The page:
Since Beau Biden’s death, his father has surrounded himself with longtime confidants and former aides for comfort and emotional support. But these allies also were involved with Biden’s two previous presidential campaigns. Former Delaware Sen. Ted Kaufman, who has advised Biden for most of his political career, and Mike Donilon, a friend and longtime political aide, have both been given offices in the Eisenhower Executive Office Building steps from the vice president’s West Wing office.

In recent weeks, a bevy of longtime donors, supporters and former staffers have reached out to the vice president and his staff to offer their condolences, as well as to say they’d be on board if he chooses to run.

The intense speculation around a potential Biden run grew even louder this past week when Fox News reported that Biden chief of staff Steve Ricchetti had met for breakfast with Louis Susman, a prominent Democratic donor and former U.S. ambassador to the United Kingdom. But individuals familiar with the meeting said Susman and Ricchetti are longtime friends and that Susman initiated the meeting.

New York Times columnist Maureen Dowd also reported Saturday that Beau Biden had, before his death, urged his father to run.

Biden, who is 72, would be the oldest president ever elected to a first term if he ran for the White House and won. He would bring to the race 36 years of experience in the Senate as well as a breadth of foreign and domestic policy experience from his years as vice president and two previous presidential campaigns. He’s been a key negotiator for Obama during fiscal fights on Capitol Hill and also the point person for administration policy in Ukraine and Iraq.

However, Biden’s freewheeling, undisciplined style has caused headaches for the White House and has long been a concern for Democrats as he’s weighed the prospect of running in 2016.

___

Lederman reported from New York. Associated Press writer Lisa Lerer contributed to this report.

TIME 2016 Election

Donald Trump Holds Lead in New Poll as GOP Debate Nears

The Trump surge shows no sign of abating

Donald Trump continues to lead the Republican primary field for the 2016 presidential nomination just days before the leading candidates debate for the first time, according to results from a Wall Street Journal/NBC News poll released on Sunday.

The poll found that Trump was the first choice for 19% of Republican primary voters, surging ahead of Wisconsin Gov. Scott Walker with 15% and former Florida Gov. Jeb Bush with 14%. Trump’s lead, according to the Journal, is a “significant” jump from the previous WSJ/NBC poll conducted in June, when only 1% of surveyed Republicans had picked him as their first choice — a triumph many have attributed to the buzz surrounding Trump’s flurry of controversies.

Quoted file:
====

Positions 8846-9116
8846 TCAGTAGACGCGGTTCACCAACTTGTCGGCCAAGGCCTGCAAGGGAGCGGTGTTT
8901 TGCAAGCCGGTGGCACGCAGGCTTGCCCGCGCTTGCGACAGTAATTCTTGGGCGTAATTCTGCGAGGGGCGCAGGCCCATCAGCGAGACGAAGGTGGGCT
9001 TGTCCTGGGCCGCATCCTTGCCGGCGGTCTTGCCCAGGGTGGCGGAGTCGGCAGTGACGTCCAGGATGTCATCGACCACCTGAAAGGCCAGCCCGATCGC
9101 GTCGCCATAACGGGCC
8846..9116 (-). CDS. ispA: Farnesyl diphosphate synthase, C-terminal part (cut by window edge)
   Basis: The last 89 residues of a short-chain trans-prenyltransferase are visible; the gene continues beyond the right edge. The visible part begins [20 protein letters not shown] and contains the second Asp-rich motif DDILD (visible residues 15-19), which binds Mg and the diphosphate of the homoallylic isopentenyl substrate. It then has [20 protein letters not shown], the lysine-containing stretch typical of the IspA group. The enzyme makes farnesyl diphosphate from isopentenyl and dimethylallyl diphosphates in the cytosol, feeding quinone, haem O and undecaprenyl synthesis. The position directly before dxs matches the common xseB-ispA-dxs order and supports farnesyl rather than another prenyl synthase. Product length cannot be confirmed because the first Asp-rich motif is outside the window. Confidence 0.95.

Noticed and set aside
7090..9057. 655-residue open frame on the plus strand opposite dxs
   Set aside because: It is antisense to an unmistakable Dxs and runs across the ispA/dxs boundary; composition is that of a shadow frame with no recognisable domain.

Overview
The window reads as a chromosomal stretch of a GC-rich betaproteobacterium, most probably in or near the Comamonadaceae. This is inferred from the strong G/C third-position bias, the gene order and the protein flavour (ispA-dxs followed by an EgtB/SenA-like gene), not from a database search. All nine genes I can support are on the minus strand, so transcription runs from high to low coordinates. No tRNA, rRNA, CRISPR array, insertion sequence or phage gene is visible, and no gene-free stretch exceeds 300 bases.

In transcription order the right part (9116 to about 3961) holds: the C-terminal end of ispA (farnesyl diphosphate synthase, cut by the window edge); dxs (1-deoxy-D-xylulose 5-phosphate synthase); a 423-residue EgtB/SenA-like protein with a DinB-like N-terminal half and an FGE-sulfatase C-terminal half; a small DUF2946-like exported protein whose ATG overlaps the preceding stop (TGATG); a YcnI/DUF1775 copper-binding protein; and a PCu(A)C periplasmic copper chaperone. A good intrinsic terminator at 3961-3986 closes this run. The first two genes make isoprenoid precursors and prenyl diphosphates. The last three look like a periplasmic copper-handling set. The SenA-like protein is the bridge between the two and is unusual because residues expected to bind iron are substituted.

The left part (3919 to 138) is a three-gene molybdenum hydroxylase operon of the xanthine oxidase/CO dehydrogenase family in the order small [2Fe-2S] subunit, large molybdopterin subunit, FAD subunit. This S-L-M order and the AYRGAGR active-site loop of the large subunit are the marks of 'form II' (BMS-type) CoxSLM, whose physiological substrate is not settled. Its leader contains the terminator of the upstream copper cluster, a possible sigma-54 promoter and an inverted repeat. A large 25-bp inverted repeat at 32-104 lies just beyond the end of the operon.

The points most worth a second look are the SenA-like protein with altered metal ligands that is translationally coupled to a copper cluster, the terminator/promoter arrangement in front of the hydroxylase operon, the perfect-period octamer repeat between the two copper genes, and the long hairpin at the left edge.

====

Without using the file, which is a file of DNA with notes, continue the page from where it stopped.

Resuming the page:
Only the 10 candidates with the highest averages across the last five national polls will be eligible to participate on Thursday’s inaugural GOP debate on Fox News. Although the precise averaging method is not yet known, NBC estimated that the top ten candidates as of Sunday — in addition to Trump, Walker and Bush — are Sen. Rand Paul, retired neurosurgeon Ben Carson, Sen. Marco Rubio, former Arkansas Gov. Mike Huckabee, Sen. Ted Cruz, New Jersey Gov. Chris Christie and Ohio Gov. John Kasich.

Firmly atop the national polls, the real state mogul also took the opportunity on Sunday morning to take a jab at some of his fellow GOP candidates, who attended an event on Saturday hosted by a group affiliated with multibillionaire industrialists Charles and David Koch:

The WSJ/NBC poll, whose full results will be released on Monday, was conducted between July 26 and July 30. The margin of error for 252 surveyed GOP primary voters is ±6.17%.

Read Next: The Trumpification of Congress

[WSJ]

TIME Environment

Obama to Unveil Stricter Rules to Fight Climate Change

Will require a 32 percent cut in greenhouse gas emissions by 2030

President Barack Obama will impose even steeper cuts on greenhouse gas emissions from U.S. power plants than previously expected, senior administration officials said Sunday, in what the president called the most significant step the U.S. has ever taken to fight global warming.

A year after proposing unprecedented carbon dioxide limits, Obama was poised to finalize the rule at a White House event on Monday. In a video posted to Facebook, Obama said the limits were backed up by decades of data showing that without tough action, the world will face more extreme weather and escalating health problems like asthma.